BBC Opens Up Massive Sounds Effects Archive for Download

By James DeRuvo (doddleNEWS)

Sound effects can be one of those post production tools that can really add production value to your video. But all too often, the effects we choose are either overused, overpriced, or simply not what we’re looking for. But the BBC is here to help, with a vast collection of over 16,000 effects that have been recorded over the last 100 years, and you can use them for free. But there is a caveat.

“One of the fascinating things is that sometimes archives are collected for one reason, but they find another use later on for a completely different reason,” said  Simon Rooks, the BBC’s head of archives. “This would be a really good example of that — that these things collected for a program resource have suddenly found another outlet.”

image credit – BBC

Made available under the BBC’s RemArc License, this collection of 16,016 sounds which have been recorded from over the last century by BBC Radio dating all the way back to the 1920s. We’re talking some serious foley work here. There’s busy offices like a Belgian post office, a South American parrot talking and screeching, and even the inflating of a rubber life boat.   There’s also downloads of live sporting events including the 1966 FA Cup Soccer final, as well as air raids during World War II, and animal recordings from the jungles around the world, and even some creepy talking dolls.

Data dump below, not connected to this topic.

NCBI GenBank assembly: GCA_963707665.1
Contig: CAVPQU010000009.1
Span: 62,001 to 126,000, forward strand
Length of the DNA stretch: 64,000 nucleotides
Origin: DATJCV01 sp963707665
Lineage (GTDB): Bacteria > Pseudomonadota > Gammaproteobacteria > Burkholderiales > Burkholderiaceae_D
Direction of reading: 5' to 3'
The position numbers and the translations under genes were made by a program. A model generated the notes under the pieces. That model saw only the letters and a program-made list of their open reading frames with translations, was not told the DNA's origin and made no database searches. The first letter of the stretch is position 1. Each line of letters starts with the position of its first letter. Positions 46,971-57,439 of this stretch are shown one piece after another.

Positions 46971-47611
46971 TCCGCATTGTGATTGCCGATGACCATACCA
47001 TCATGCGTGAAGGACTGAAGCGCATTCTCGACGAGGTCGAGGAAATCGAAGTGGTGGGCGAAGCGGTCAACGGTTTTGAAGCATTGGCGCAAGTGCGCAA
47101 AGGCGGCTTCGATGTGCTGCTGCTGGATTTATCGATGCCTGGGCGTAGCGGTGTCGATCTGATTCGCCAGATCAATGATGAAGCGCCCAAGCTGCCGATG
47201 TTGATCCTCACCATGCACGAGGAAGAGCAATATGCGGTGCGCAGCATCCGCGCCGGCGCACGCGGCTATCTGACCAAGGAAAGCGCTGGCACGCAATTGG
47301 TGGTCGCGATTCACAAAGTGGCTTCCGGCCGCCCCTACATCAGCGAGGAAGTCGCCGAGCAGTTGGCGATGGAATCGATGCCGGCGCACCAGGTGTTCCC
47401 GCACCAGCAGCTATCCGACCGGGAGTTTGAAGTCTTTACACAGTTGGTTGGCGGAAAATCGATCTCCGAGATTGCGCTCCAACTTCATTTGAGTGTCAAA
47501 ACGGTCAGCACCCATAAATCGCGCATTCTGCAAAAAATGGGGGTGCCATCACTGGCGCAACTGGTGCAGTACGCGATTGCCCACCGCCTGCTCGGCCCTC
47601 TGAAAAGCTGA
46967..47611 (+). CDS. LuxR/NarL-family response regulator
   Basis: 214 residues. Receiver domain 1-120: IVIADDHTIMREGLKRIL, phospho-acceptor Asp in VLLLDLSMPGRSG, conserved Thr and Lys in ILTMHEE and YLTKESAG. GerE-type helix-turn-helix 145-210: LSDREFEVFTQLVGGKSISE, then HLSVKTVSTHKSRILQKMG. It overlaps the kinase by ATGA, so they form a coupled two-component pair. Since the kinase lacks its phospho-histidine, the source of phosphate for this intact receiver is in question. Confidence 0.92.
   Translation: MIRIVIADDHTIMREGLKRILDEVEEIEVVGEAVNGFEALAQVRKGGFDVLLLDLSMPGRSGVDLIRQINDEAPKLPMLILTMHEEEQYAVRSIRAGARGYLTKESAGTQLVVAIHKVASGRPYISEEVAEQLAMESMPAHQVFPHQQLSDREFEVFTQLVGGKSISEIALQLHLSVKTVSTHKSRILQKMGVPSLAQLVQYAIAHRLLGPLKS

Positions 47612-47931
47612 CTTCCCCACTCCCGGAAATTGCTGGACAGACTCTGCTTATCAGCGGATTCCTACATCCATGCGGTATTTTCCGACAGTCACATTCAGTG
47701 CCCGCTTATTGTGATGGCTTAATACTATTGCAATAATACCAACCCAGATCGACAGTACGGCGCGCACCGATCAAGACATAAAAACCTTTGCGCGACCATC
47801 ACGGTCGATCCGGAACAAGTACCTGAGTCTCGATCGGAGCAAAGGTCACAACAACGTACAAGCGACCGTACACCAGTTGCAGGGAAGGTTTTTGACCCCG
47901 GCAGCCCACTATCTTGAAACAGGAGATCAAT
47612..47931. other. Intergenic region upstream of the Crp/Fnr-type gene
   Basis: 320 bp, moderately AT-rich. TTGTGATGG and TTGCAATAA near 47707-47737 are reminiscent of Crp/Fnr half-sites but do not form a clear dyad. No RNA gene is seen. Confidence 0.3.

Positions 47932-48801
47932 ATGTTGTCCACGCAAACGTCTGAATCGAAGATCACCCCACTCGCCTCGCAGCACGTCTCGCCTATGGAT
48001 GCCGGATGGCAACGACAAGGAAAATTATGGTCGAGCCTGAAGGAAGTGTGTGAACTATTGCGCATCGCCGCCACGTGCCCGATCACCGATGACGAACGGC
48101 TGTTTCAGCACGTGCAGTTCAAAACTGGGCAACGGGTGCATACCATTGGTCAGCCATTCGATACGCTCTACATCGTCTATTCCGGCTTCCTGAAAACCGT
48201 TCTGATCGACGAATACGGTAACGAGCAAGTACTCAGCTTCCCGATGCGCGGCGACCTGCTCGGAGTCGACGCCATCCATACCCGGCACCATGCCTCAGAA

“Right from, say, World War II, we have some examples of people going out during air raids to record the sounds of bombs falling,” Rooks said. “That’s kind of very sobering really because people were putting their lives at stake to go and do that.”

The archive, known as the “Acropolis,” is currently in “BETA,” and was created as part of an Reminiscence Archive, to help trigger memories in people with dementia, but the BBC is making it available to anyone to enjoy. “They found that they spark memories and spark conversation and more sort of improved social interaction between dementia sufferers and their carers,” Rooks said.

The archive is completely searchable by keyword tags and comprises 641 web pages with listings by category, samples to listen to, and download links.  The sound effects are recorded in high fidelity WAV format, and sound like they’ve been remastered for digital download.

When you consider that the BBC charges about $5,000 for the official, royalty free sound collection, so getting these for free is an absolute bargain. But being under the Beeb’s RemArc license, they are only made available for personal, educational, or research purposes. No commercial use is allowed.

But if you’re doing a short film for competition, or just to get practice with sound design, this is a great place to have bookmarked. Check out the expansive BBC archive on their site here.

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